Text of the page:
My grandmother’s house is at the base of the Oakland hills.* We drove through the hills to get there for holidays and visits and there’s always something very comforting about that area as a result. It’s not where I grew up, but there’s a similar comfort in knowing and seeing where my father grew up.**
*Even though someone else has lived there for over a decade, it will always be my grandmother’s house.
**I have similar feelings about Kane‘ohe even though I visited there far less frequently.
I still remember the fire in 1991—both in terms of watching the news and then driving through the neighborhood soon after for Thanksgiving and Christmas. Watching the fire was scary and worrisome. Even though we knew she was okay, we were watching to see if our roots survived. While the house and immediate neighborhood did (being surrounded by the Claremont Country Club), we still had no idea what the greater area would look like until we drove through it later.
We didn’t drive through the area so soon after as Richard Misrach did but his photos of the aftermath still ring familiar to me. It’s easy to dismiss photos of devastation and disaster as ruin porn but when those photos become personal, it’s quite a bit different. That Misrach sat on these for 20 years before publishing shows that he understands the difference too. He’s thought through what these photos are for—they aren’t voyeuristic photos intended for people to gawk, they’re personal and intended for people to remember.
That they’re being displayed first in Oakland and Berkeley sort of forgives the one major fault of the exhibition. There are no pre-fire or post-reconstruction photographs available so we have to rely on our own memories or commit to driving up Broadway after the museum visit. But by being displayed first to locals, it’s likely that there will always be someone in the exhibition who can make it personal.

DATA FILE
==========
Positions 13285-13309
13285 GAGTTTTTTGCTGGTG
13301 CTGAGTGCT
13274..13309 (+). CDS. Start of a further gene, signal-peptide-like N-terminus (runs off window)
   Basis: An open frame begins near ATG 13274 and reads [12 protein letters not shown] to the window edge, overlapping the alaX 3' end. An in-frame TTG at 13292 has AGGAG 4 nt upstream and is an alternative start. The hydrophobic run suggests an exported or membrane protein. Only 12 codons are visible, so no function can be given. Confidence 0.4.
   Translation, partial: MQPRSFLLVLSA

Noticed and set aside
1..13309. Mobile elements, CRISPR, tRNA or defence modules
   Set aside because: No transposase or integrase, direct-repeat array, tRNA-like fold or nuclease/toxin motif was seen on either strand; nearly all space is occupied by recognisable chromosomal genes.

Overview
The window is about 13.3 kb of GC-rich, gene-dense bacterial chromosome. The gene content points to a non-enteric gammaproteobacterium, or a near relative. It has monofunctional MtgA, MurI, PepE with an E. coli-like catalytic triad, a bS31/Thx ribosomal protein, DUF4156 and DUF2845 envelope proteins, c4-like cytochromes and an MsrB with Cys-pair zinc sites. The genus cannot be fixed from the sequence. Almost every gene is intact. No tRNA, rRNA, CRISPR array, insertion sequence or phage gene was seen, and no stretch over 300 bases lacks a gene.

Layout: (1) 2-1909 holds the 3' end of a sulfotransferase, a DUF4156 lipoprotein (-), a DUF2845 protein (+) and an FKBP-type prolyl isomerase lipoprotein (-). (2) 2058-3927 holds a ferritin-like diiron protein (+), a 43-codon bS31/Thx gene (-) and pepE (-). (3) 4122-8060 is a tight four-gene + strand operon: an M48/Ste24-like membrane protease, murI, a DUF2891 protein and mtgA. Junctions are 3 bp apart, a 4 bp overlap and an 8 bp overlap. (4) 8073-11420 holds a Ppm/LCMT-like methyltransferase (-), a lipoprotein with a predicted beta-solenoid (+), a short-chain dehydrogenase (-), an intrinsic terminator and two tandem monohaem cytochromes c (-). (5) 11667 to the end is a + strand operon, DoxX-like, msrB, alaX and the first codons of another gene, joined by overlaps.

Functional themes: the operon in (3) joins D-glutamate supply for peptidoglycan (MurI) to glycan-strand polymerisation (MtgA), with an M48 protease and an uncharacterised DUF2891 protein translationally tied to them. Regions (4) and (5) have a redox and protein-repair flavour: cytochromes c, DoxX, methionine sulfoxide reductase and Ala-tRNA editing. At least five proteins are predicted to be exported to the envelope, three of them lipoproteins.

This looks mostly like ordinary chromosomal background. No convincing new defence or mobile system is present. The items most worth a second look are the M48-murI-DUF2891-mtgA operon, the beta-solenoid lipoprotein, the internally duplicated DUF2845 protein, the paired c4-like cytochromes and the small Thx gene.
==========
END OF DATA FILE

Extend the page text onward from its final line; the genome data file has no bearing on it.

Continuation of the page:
There is a memory wall which does alleviate some of this, but I still found myself directly comparing this exhibition to Gohlke’s work with either the aftermath of the Wichita Falls tornado or the Mt. St. Helens eruption. Gohlke is great about demonstrating a lot more of the cause and effect both in single frames as well as multiple frames from the same location over the years. The most I get a sense for this in the Misrach exhibition is the noticeable motion blur in a number of the frames—the wind which fed the firestorm was still whipping through the area.
I also, as a Bay Area native who expects to be wiped out via earthquakes, couldn’t help but appreciate how fire takes all of the house except the portion which earthquakes take first. Wood rides out earthquakes pretty well, stone and brick chimneys don’t. And yes, I know that the chief danger during an earthquake is still fire.
Two photos which struck me most. The car at the edge of the world. There’s always something striking about what remains in a landscape when everything else is taken away. In this case, you can also see how precariously those houses must have actually been on the hillside and you can see how the view must have looked before we began building there. There’s also a much closer shot of just the burned-out car showing how everything flammable has been consumed. I prefer this shot with the context but the two together* work well.
*And really, how often do you see two shots of the same subject taken at the same time presented together?
The melted tricycle. This one gets to me on many levels. It’s probably the most ruin-porn of the photos. But then the subject matter is also the most emotional. We’re always going to react strongly to a kid’s toy. It also reminds me of William Eggleston’s tricycle and the idea that these kind of photos can be art.* Plus this photo is one of the few which still maintains any sense of color. Everything else is neutral. It’s all been burned or covered in ash and soot. But the tricycle still pops.
*That it’s also the cover of the exhibition catalog suggests that I’m not the only one to make this connection.